10 minutes out: Head to the starting line (or where ever you are going to start your workout). 4×20 seconds strides at 5k race pace with 1 minute between strides. Do any dynamic stretching (high knees, butt kicks etc) you prefer.

You should finish your warm up routine as soon as possible before the start of your race. Standing around for more than 3-4 minutes will negate much of the work you just did to get ready. There is no time to work into a mile, you need to be ready to run hard from the gun so a good warm-up is critical. I strongly encourage you not to do any static stretching before a race or workout as it robs your muscles of power and likely does nothing to prevent injury. Save the static stretching for after.

Cool down: 10 minutes of easy jogging followed by a good mix of carbs and protein.

Old Guys Running Fast

Old Guys Running Fast

As I approached 40 years old there were a 3 races I had on my to do list. All of them were mile races, all of them masters only. The first one was the Messenger Mile which I raced last month. The second was the Hartshorne Mile which I raced last weekend. The third is the McMullen Mile elite masters heat.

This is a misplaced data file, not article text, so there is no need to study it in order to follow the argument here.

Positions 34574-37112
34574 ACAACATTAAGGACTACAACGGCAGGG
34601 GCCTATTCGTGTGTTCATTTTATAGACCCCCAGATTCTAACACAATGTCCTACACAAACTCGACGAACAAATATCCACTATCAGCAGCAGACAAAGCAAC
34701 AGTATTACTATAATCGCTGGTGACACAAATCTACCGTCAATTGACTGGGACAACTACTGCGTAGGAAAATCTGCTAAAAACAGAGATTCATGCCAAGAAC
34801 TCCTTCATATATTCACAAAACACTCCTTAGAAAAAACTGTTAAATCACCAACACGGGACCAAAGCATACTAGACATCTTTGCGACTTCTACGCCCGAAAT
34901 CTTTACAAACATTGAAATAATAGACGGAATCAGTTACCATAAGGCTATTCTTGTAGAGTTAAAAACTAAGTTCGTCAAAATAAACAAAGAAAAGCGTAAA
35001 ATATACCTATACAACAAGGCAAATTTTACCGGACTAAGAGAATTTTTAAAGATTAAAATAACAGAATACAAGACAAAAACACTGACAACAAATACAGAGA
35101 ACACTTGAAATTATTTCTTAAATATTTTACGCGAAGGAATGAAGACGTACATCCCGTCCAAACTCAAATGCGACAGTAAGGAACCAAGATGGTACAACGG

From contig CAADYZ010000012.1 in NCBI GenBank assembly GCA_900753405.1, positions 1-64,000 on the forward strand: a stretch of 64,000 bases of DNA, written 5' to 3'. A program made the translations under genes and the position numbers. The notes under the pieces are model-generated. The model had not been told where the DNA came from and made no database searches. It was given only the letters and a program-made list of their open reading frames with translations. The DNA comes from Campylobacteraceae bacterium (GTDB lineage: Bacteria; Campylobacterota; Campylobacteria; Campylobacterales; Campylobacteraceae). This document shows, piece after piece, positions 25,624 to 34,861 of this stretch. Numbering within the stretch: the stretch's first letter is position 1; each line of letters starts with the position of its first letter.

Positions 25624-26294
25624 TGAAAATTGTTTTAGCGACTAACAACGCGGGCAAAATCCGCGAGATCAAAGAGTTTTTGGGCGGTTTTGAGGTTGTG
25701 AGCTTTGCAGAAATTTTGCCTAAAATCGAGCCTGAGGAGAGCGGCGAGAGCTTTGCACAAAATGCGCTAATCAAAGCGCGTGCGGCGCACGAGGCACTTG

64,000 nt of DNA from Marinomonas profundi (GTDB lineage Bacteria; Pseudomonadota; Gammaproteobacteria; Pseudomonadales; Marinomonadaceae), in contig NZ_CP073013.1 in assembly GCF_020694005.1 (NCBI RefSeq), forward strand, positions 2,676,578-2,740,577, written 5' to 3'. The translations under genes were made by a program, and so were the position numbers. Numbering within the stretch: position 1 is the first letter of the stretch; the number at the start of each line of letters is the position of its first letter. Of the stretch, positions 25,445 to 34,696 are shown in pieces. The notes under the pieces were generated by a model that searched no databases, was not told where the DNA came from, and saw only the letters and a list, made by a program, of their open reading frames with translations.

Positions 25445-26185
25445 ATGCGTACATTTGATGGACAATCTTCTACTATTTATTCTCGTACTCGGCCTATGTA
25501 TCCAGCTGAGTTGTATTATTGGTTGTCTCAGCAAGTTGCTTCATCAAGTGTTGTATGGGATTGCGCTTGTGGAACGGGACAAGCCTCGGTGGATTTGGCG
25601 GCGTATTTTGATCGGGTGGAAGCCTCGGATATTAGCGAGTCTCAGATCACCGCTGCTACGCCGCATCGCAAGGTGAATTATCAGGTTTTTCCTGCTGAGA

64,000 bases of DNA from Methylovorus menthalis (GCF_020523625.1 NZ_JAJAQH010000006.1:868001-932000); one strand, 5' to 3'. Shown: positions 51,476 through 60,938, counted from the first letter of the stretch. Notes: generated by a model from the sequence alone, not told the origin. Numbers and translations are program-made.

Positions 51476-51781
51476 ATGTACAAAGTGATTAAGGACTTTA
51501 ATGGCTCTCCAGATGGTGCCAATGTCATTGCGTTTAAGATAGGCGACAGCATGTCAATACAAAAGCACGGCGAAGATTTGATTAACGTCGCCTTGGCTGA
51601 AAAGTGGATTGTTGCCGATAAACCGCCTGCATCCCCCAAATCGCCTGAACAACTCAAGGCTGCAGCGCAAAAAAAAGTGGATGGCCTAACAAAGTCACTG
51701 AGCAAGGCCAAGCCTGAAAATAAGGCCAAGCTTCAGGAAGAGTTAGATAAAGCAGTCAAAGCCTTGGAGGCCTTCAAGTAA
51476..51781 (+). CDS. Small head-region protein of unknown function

The Hartshorne is by far the most competitive of the 3, with the winning time often in the low 4:20’s. Saturday’s field was stacked with former Hartshorne champion Scott Weeks and national stand out Mark Williams along with 7 other masters runners from up and down the east coast. I was seeded 5th with a time of 4:38. I ended up finishing 5th but with a time of 4:41. Results.

The whole field ran a bit slower than their seed times, and I feel like I missed a great opportunity to place higher. You can see from the video below that after about 3 laps I lost focus for a bit and the front pack opened up a 5-6 second lead on me. I was able to close that gap to less than 2 seconds during the last lap but I can’t help but think I could have stolen 2nd or 3rd place had I only run a smarter race. Things happen so fast on the track and if you aren’t ready to respond you get left behind. For now I’m moving on to distance training with the Syracuse Half Marathon being my next goal race. I’ll have to sharpen up my speed after than to be ready for the McMullen Mile in June.

Some other notable performances from Hartshorne included great races from fellow Mid-Hudson Valley runners Marisa Strange and Jeff Conston. Marisa ran 5:20.26 which is a 94.55% age grade.